James Cameron, the director of Avatar and Titanic, revealed in an interview he was not impressed with Star Wars: The Force Awakens.
Not everyone enjoyed Star Wars: The Force Awakens. Some critics have been vocal about it, digging at it at every opportunity like your average prequel basher. Others, however, are hesitant to be too negative out of respect for the filmmakers and the unseen direction the new trilogy is going.
“George’s…six films had more innovative visual imagination.”
One such member of the latter critical sphere is James Cameron, director of smash box office hits like the visually stunning Avatar and the romantic Titanic. In an interview, Cameron expressed his uncertainty about the The Force Awakens, and while he made a good attempt at being diplomatic, it’s clear he doesn’t feel the love for the film.
"“George Lucas is a friend of mine, and he and I were having a conversation the other day about it. I don’t want to say too much about the film, because I also have a lot of respect for J.J. Abrams and I want to see where they’re taking it next, you know, see what they’re doing with it. I have to say that I felt that George’s group of six films had more innovative visual imagination and this film [The Force Awakens] was more of a retrenchment to things you had seen before and characters you had seen before, and it took a few baby steps forward with new characters. So for me the jury’s out. I want to see where they’re going.”"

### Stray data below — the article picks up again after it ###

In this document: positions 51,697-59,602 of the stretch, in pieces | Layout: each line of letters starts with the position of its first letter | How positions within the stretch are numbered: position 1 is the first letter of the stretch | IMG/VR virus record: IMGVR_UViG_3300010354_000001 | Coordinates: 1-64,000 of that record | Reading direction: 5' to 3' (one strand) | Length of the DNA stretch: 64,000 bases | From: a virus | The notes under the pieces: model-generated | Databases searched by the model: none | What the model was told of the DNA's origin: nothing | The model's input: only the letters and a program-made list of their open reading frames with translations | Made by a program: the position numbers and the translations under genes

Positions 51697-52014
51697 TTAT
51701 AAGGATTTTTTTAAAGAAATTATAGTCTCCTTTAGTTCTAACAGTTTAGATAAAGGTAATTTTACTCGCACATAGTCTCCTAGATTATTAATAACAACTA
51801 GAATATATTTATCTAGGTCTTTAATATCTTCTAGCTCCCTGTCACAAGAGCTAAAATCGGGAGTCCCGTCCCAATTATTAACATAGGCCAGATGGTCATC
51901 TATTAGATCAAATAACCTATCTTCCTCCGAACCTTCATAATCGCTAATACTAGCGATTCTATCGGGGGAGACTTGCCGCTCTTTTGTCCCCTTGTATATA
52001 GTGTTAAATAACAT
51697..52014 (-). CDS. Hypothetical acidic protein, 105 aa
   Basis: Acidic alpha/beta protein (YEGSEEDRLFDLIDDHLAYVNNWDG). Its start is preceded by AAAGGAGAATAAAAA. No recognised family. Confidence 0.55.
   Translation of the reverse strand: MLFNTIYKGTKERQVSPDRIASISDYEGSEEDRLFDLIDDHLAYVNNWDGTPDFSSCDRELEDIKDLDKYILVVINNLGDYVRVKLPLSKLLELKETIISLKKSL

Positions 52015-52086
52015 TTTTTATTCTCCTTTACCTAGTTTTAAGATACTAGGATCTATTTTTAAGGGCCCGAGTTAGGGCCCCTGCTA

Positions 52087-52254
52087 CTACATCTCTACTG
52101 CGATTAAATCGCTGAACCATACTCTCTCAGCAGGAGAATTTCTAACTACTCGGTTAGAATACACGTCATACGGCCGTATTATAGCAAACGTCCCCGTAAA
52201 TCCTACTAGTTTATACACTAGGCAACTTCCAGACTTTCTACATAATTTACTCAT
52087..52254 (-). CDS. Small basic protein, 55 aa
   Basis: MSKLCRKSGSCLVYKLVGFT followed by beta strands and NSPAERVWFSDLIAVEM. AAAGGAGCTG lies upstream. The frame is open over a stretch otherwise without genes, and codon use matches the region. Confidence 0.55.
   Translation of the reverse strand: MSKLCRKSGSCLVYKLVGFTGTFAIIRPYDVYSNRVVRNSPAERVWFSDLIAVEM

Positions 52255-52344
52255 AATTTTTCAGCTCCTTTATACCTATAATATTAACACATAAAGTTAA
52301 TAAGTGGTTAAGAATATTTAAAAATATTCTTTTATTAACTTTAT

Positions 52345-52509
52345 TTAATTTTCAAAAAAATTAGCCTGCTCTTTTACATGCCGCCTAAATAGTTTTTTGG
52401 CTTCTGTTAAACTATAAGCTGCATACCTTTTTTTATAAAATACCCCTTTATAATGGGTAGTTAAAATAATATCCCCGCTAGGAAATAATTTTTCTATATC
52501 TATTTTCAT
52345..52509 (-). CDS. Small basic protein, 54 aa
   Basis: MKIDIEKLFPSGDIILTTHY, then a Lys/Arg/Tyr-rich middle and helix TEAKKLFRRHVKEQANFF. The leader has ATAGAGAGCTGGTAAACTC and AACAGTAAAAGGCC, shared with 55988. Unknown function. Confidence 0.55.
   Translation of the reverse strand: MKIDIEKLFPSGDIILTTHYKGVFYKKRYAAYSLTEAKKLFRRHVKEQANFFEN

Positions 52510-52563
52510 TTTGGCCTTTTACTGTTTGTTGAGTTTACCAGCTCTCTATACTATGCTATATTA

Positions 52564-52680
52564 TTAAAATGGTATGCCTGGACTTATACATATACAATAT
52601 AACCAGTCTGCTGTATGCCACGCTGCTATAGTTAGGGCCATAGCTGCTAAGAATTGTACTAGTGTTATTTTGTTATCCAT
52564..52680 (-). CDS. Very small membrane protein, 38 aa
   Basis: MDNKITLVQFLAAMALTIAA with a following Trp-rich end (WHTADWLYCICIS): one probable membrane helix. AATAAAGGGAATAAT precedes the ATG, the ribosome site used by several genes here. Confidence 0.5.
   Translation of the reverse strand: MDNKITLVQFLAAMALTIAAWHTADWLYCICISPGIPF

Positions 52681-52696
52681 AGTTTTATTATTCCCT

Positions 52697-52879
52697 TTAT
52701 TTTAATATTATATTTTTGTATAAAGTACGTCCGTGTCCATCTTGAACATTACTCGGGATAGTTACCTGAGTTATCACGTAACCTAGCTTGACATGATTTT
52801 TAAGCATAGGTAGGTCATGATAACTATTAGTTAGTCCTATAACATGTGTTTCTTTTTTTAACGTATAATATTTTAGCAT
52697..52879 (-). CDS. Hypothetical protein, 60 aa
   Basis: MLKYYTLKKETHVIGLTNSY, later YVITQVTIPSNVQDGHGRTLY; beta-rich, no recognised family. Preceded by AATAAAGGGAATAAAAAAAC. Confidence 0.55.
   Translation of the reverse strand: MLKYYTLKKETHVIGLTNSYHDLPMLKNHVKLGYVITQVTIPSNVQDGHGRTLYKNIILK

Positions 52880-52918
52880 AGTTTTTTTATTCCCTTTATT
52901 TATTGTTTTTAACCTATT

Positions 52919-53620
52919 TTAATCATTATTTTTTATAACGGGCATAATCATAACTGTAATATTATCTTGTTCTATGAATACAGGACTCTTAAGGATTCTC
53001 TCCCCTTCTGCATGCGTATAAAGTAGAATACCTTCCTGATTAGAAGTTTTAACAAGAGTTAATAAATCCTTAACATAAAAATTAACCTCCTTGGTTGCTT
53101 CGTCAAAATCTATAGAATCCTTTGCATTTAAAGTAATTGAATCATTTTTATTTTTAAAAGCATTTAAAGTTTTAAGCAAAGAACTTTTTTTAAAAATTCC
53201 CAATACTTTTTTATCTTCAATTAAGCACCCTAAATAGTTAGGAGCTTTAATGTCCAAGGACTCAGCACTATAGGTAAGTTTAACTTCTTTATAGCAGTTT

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That was about as close to Cameron could get to dissing the movie without actually dissing it. The fact he’s making an effort to be openminded, however, is a positive thing. No one is required to like or love any Star Wars film, not even a new one which tried to bring back everything everyone loved from the original trilogy while downplaying the influence of the prequels for those who were first turned off by them. Here at Dork Side, for example, we have a smattering of different opinions about The Force Awakens. I agree with Cameron in that I found Episode VII lacking in imagination in certain areas, and for that reason I was disappointed with the film as a whole. But there are others here who absolutely love it, and their opinions are just as valid.
It’s important to temper criticism not only with provable reasoning but also respect of others whose thoughts may be different from, even opposite of yours. If we did more of that, we wouldn’t still be talking about the prequels, would we?
What do you think about James Cameron’s opinion of The Force Awakens? Did you, too, find it lacking in “innovative visual imagination”? Talk to us in the comments below.